Our next police chief needs to be looking at building partnerships with the county social services and judicial system. They must realize that they will NEVER solve these ills with police enforcement alone. The Bull's Eye was effective at 'Weed'ing but did we provide enough 'Seed' in this targeted area?? a 20% drop in homicides good??? We have to be careful in our pursuit of measurable outcomes...

Brian Hawkins

We have to be careful in our pursuit of measurable outcomes...


While I am happy to see a change in leadership, I am more than a little concerned that it (appears) to have taken some unfavorable numbers to catalyze it. If the success metrics for Lopez's successor are going to be numbers-focused, we're going to get numbers-focused policing.

Ask the folks up in Baltimore how that's gone.

Anonymous Coward

This analysis of crime data is just unfair, and honestly I expect more from BCR. You're looking at year-over-year info, but then extrapolating it to be representative of Lopez's entire tenure.

Why don't you do a comparison of crime from 2007 vs 2014, or 2007 vs. first half 2015? What does that crime rate look like? I know it has been dropping for several years up until 2014. Also, is Durham's increase greater than its peer cities? Crime is rising nationwide, and there have been notable stories in the NY Times and other papers about it as of late.

Also, quips like "who allegedly shot himself while handcuffed in the back of a DPD car" are just shit. Why put in allegedly? Has there been any credible evidence to the contrary?

Honestly, I've been really let down by the tone Ms. Sorg has set on this blog. More of this crap and I'll stop reading soon. I know you have a bias and that you're on a mission and all, but this blog is supposed to be about detailed analysis, not manipulation of data.

Phil Marsosudiro

Can someone remind us what the process is for selecting Durham's Police Chief? It the City Council involved with the search from the beginning, or do they simply give yea/nay to the City Manager's recommendation, or something in between?

Michael Bacon

Okay, Anonymous Coward, we can do this with a bit more context.

Under former Chief of Police Chalmers, violent crime and property crime fell steadily, actually faster than the national average (which was also falling). Durham's comparative position to other similarly sized cities moved to being one of the safest. Under Chalmers, who cut a fairly reserved figure in public and was seen as at least partially implicated in the handling of the Crystal Mangum/Duke lacrosse bungle, the Partners Against Crime groups were among the most engaged and active civic groups in the city. In the last budget he submitted, Chief Chalmers requested set of additional police officers so that both community police efforts and more "normal" police duties could be serviced.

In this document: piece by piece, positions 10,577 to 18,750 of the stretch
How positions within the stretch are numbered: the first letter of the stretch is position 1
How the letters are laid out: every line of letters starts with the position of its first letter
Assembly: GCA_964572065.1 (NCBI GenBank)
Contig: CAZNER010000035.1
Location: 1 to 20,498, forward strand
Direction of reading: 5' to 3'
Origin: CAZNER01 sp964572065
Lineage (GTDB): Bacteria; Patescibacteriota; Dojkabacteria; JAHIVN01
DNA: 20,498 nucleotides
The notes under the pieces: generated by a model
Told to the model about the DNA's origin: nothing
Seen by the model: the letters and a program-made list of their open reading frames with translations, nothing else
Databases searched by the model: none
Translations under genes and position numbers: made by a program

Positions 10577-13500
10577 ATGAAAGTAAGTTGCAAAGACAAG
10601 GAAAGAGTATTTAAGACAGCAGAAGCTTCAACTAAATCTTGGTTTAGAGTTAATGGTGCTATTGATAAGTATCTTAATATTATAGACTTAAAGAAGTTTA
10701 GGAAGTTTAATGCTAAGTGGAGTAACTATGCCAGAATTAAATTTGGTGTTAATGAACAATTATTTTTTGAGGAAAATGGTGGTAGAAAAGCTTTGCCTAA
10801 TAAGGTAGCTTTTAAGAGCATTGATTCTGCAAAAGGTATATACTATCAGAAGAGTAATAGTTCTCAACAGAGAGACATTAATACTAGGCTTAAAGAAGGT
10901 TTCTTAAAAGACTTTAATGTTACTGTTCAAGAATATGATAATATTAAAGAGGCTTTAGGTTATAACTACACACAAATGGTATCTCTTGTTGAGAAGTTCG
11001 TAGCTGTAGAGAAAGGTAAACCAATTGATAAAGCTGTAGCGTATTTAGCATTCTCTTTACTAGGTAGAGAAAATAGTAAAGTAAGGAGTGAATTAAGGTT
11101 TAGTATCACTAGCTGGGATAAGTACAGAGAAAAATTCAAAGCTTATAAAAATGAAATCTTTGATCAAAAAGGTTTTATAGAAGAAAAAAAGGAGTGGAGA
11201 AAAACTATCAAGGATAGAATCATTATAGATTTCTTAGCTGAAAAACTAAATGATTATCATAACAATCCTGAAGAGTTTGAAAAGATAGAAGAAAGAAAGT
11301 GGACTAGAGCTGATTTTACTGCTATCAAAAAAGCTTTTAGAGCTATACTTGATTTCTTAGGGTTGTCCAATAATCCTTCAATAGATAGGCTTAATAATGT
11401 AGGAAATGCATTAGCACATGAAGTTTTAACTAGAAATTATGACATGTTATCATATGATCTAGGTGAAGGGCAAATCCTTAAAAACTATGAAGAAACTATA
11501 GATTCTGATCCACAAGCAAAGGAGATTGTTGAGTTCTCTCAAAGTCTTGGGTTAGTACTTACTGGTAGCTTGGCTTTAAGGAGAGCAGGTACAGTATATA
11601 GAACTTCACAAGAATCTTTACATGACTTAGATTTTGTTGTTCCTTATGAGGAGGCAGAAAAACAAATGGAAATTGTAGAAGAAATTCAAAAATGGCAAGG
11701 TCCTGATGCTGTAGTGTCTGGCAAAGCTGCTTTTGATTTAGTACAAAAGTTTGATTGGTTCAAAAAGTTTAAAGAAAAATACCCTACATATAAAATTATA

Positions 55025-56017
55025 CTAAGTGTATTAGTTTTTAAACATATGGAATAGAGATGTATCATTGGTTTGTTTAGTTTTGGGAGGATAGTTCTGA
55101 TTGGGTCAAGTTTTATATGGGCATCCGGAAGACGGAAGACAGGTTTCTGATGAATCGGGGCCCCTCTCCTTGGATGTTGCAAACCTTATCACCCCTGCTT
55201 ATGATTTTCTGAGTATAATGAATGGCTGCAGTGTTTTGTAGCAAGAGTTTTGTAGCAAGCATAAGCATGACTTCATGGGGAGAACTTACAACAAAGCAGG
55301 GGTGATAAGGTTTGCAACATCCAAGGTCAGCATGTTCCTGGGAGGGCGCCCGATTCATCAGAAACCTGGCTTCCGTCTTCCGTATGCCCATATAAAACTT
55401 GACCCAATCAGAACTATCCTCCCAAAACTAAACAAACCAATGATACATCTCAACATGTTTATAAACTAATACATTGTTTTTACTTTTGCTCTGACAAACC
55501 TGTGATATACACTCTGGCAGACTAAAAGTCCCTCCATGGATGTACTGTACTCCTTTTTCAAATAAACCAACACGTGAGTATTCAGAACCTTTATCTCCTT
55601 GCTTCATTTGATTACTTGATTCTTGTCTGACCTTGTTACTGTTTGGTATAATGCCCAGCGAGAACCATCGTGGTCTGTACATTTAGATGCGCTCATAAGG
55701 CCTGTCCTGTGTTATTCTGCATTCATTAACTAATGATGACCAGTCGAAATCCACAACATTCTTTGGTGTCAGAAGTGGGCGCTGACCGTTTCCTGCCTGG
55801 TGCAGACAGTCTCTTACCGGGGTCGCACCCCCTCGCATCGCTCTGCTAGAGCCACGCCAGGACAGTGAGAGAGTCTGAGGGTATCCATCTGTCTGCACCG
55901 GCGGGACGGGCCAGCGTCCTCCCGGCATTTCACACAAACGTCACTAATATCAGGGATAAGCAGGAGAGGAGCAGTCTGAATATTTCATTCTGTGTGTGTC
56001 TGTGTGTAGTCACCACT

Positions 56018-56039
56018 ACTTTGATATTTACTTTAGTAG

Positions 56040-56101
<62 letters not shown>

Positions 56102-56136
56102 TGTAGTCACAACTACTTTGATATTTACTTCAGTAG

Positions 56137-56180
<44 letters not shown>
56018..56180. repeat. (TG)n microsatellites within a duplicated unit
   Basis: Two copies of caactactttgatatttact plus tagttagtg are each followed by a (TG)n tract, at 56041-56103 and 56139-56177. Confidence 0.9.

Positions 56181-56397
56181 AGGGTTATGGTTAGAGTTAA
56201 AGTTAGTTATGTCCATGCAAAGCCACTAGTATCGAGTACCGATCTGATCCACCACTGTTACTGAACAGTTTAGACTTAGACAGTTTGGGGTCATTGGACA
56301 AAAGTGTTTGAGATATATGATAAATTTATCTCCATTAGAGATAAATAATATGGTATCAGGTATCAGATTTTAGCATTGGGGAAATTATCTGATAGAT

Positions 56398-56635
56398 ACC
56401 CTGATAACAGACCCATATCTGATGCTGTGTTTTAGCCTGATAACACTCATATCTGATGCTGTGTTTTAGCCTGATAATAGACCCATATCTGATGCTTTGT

Upon his hiring, Lopez cancelled the request for more officers, and simply starved the staffing levels for the community policing efforts. The Partners Against Crime efforts appear to be dead in all but name. Complaints of racial profiling have risen, as have bogus tactics like the ones Lisa mentioned. Trust in the Durham Police at a city level has, in my experience, fallen to new lows. Whereas 10 years ago I would say that the general take in the city towards DPD was, "yeah, cops . . ." now there is an atmosphere of active suspicion and distrust. And yes, as stated on other thread, I think that can lead directly to higher violent crime and higher murder rates.

It would take me a few hours to do a full geospatially linked and correctly adjusted crime analysis, but the top line trends over the past three years simply don't look good, no matter how you look at them.

The main complaint for getting rid of Lopez centers around his handling of a number of high profile cases and statements to the media. And those still hold true.

Durham deserves a police chief that deals sensitively with the family of a loved one who died in police custody, regardless of what exactly happened in the back of that squad car.

Durham deserves a police chief that doesn't defend officers who blatantly lie in court about a traffic stop gone horribly wrong.

Durham deserves a police chief that engages with civic groups as a public servant, rather than as a petulant public scold.

Durham deserves a police chief that does not say that a public defender "had it coming" when he gets shot at outside the courthouse.

All of this should have been enough to bury Lopez even if he had the crime rate going down. But he doesn't. Crime is increasing on his watch. And that means, however hard working or well intentioned he was (and I think he was both, at least in the broad sense of intentions), he needed to go.

I am very grateful to Tom Bonfield for making what must have been a tough call to negotiate a termination with his first major hire.

Khalid Hawthorne

I wish I could 'like' your comment Michael.

Is that true regarding Partners Against Crime?? If so that is a travesty as it was highly effective depending on the particular district.